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Publication numberUS6260092 B1
Publication typeGrant
Application numberUS 09/159,424
Publication dateJul 10, 2001
Filing dateSep 24, 1998
Priority dateSep 24, 1998
Fee statusPaid
Publication number09159424, 159424, US 6260092 B1, US 6260092B1, US-B1-6260092, US6260092 B1, US6260092B1
InventorsFranklyn Hayward Story, Brian Dale Logsdon, David Spaniol
Original AssigneePhilips Semiconductors, Inc.
Export CitationBiBTeX, EndNote, RefMan
External Links: USPTO, USPTO Assignment, Espacenet
Point to point or ring connectable bus bridge and an interface with method for enhancing link performance in a point to point connectable bus bridge system using the fiber channel
US 6260092 B1
Abstract
A point-to-point or ring connectable bus bridge replicates a PCI bus serially over a point-to-point or ring connected network and the Fiber Channel interface enhanced by a method for improving link performance provides the serial connection. Participants can appear as resources or masters on the PCI bus and connections can be made to existing bus controllers and existing bus peripherals without redesign.
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Claims(17)
What is claimed is:
1. A point to point connectable bus bridge comprising:
a bus;
at least one serial interface;
a bus interpreter coupled to said at least one serial interface and further coupled to a set of signals on said bus for encoding said set of signals to an output data representation for transmission over said at least one serial interface;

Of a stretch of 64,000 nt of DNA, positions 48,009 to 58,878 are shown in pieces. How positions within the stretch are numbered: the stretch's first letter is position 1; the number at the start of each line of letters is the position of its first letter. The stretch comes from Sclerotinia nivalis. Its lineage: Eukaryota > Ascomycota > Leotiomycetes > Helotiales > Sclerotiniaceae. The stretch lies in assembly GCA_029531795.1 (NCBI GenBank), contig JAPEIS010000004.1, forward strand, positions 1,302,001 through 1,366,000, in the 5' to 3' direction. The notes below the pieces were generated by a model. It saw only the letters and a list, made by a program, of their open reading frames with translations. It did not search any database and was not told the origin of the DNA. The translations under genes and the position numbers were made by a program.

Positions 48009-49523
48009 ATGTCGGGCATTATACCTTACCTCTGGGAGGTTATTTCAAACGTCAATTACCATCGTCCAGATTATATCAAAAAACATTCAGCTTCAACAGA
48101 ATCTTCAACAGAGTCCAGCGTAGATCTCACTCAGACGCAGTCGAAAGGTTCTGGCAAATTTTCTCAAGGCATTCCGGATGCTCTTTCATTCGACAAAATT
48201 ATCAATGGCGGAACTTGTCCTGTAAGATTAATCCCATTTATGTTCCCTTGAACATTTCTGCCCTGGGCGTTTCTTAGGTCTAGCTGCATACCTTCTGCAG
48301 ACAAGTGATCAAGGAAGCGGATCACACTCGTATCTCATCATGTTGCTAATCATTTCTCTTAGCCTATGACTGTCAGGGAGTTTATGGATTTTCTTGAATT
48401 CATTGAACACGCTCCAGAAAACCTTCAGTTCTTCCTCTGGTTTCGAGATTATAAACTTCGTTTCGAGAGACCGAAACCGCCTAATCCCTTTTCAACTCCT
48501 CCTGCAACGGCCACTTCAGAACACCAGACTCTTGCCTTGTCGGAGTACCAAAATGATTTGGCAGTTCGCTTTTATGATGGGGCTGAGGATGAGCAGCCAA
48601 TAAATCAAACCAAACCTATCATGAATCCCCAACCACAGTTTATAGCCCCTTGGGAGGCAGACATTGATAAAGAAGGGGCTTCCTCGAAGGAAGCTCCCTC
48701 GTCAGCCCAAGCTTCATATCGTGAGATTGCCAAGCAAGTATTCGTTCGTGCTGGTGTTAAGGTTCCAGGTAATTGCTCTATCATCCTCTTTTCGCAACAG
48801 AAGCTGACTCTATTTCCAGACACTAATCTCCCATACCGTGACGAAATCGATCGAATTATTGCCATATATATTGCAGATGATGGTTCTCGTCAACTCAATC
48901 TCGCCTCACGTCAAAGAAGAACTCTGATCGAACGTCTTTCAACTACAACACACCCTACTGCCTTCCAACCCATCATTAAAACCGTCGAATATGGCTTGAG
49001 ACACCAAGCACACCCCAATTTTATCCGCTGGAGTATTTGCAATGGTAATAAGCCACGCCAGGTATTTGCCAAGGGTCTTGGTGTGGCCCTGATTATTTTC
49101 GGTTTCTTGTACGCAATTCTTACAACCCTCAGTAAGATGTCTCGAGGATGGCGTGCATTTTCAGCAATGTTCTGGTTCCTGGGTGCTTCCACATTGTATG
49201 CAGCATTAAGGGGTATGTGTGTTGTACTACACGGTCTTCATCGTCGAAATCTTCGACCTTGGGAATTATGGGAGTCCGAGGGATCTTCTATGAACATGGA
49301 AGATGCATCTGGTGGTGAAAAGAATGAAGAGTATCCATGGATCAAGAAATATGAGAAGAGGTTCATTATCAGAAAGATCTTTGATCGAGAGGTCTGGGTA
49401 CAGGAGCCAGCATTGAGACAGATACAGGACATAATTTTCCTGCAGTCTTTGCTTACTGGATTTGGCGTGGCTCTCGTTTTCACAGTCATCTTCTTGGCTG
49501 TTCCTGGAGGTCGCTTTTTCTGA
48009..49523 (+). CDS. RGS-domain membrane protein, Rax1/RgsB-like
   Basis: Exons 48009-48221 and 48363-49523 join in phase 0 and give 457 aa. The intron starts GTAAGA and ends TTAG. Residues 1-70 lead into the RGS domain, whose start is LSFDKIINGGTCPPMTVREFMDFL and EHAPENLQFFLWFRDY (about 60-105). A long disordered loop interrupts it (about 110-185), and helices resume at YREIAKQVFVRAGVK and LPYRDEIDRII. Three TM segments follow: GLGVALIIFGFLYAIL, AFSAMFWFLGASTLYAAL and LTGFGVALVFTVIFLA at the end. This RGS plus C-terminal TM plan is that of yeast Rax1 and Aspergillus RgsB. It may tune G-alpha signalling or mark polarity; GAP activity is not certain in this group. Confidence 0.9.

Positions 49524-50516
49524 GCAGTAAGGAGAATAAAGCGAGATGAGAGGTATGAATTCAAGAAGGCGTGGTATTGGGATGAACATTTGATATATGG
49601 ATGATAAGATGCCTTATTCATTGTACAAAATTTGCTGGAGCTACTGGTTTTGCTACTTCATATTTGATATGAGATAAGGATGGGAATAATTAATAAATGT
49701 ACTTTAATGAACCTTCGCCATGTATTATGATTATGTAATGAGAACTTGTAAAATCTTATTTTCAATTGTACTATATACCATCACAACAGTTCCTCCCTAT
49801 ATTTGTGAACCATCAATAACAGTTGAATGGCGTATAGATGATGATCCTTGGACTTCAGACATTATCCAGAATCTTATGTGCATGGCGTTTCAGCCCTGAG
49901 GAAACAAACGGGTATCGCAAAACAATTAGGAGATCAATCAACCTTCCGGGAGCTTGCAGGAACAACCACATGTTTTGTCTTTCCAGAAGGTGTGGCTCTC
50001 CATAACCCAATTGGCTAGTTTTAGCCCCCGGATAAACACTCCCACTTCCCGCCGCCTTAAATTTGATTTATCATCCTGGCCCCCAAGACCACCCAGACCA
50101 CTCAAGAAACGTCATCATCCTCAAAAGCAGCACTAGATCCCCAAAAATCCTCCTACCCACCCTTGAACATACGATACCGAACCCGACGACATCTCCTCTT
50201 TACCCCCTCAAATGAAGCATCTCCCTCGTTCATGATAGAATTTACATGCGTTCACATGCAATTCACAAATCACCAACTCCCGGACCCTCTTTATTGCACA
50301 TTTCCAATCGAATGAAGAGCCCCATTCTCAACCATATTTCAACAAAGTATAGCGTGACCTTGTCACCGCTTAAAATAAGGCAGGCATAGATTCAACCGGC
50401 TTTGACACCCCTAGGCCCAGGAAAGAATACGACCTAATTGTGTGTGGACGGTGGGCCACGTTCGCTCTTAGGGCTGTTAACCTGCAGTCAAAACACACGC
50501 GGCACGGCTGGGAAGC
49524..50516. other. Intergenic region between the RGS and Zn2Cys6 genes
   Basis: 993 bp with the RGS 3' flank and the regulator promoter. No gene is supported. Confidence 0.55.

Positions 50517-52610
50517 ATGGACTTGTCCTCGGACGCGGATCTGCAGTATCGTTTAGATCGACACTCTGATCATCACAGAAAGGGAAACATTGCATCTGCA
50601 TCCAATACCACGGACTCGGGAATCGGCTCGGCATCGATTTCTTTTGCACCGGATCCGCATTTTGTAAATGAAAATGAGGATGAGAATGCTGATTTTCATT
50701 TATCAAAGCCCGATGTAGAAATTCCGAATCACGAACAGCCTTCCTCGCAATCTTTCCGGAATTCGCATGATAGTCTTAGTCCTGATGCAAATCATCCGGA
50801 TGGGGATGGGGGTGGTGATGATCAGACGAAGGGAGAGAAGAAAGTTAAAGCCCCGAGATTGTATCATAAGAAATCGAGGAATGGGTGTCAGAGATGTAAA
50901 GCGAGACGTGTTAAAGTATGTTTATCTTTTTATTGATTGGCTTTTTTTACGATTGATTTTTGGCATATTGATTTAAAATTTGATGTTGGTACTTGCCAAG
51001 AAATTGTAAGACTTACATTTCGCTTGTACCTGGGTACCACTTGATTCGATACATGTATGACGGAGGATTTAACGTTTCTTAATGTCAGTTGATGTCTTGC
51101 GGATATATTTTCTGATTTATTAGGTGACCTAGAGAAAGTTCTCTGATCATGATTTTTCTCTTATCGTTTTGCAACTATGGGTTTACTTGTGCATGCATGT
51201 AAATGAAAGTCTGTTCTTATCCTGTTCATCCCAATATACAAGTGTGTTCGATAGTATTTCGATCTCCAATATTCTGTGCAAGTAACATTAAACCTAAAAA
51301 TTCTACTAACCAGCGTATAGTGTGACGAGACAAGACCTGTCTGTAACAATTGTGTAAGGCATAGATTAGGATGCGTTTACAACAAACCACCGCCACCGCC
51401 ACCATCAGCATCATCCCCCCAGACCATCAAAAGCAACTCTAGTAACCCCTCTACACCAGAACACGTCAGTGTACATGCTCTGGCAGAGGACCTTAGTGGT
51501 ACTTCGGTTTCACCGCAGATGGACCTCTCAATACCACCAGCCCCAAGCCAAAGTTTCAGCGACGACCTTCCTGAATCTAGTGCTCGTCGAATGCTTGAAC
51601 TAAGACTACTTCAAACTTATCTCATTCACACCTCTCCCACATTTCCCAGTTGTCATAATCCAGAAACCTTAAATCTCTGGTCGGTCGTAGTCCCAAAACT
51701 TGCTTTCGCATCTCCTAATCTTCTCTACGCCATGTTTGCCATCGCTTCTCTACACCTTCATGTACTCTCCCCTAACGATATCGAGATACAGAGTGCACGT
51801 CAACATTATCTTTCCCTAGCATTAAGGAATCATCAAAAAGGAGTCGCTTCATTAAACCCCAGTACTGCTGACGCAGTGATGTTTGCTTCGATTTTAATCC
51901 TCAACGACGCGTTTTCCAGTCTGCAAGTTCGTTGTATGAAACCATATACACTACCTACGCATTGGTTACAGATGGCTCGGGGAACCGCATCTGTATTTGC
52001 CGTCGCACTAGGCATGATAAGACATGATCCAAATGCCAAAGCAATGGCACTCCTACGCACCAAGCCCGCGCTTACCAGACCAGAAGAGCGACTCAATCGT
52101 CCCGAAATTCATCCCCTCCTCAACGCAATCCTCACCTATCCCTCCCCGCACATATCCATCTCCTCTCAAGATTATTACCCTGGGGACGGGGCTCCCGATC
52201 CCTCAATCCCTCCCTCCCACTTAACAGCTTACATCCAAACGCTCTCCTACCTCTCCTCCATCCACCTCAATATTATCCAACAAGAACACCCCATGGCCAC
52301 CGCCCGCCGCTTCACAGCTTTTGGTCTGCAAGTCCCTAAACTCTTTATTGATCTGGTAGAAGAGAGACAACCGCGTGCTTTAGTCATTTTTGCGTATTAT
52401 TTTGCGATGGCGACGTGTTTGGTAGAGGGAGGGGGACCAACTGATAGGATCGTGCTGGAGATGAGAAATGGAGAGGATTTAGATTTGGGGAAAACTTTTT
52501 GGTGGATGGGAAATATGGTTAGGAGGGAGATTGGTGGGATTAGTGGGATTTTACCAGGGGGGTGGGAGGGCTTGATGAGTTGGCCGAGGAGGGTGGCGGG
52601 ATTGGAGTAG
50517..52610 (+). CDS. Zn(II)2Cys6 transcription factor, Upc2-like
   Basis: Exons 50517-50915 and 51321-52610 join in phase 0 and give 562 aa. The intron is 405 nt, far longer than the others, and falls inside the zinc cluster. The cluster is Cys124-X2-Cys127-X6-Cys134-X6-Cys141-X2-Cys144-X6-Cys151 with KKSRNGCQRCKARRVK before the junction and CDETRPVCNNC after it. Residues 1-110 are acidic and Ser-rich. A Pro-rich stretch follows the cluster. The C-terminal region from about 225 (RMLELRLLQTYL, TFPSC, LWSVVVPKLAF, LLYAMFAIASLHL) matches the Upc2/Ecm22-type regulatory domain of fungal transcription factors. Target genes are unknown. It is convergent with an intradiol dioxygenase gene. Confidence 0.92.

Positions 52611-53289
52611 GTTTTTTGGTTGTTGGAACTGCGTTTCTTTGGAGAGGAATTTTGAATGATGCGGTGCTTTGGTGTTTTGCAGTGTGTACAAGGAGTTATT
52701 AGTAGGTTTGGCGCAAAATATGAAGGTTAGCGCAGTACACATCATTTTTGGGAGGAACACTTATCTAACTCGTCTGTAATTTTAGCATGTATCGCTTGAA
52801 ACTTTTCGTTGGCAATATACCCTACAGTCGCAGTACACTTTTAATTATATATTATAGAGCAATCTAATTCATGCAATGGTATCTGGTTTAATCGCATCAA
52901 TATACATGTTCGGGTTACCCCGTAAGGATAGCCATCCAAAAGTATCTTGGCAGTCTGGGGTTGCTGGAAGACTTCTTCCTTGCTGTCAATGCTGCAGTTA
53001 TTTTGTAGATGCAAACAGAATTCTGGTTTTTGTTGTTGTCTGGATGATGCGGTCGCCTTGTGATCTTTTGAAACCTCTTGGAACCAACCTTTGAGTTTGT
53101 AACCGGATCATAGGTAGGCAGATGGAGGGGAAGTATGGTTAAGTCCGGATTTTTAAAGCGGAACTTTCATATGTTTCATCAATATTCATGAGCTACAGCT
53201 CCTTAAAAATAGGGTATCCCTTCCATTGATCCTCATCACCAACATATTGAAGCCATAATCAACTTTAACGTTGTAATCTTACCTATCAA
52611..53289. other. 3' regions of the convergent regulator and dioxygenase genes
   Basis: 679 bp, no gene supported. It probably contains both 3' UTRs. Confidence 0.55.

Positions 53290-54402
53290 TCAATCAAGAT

a bus driver coupled to said at least one serial interface and further coupled to said bus for receiving an input data representation from said at least one serial interface and decoding it to drive a second set of signals on said bus; and
a clock buffer coupled to said bus for synchronizing said input data representation and said output data representation with said bus wherein said at least one serial interface uses a method for communication with at least one device comprising the steps of:
starting at an initialization state wherein idle messages are transmitted and data transfer is disabled;
waiting in said initialization state until one of a timeout occurs or a device response is received;
proceeding to the operational states without waiting for a further response from said at least one device;
entering one of an idle state when said device response was received wherein data transmission is enabled or a fail state when said timeout has occurred wherein data transmission is disabled; and
entering said idle state if said fail state was entered and an idle response is received from said device.
2. The point to point connectable bus bridge in accordance with claim 1 wherein said bus is a PCI bus.
3. A point to point connectable bus bridge comprising:
a bus;
at least one serial interface;
a bus interpreter coupled to said at least one serial interface and further coupled to a set of signals on said bus for encoding said set of signals to an output data representation for transmission over said at least one serial interface;
a bus driver coupled to said at least one serial interface and further coupled to said bus for receiving an input data representation from said at least one serial interface and decoding it to drive a second set of signals on said bus; and
a clock buffer coupled to said bus for synchronizing said input data representation and said output data representation with said bus wherein said at least one serial interface uses a method for link recovery when connected to at least one device comprising the steps of:
entering an init-or-fail state wherein idle messages are transmitted and data transfer is disabled when a link error is detected;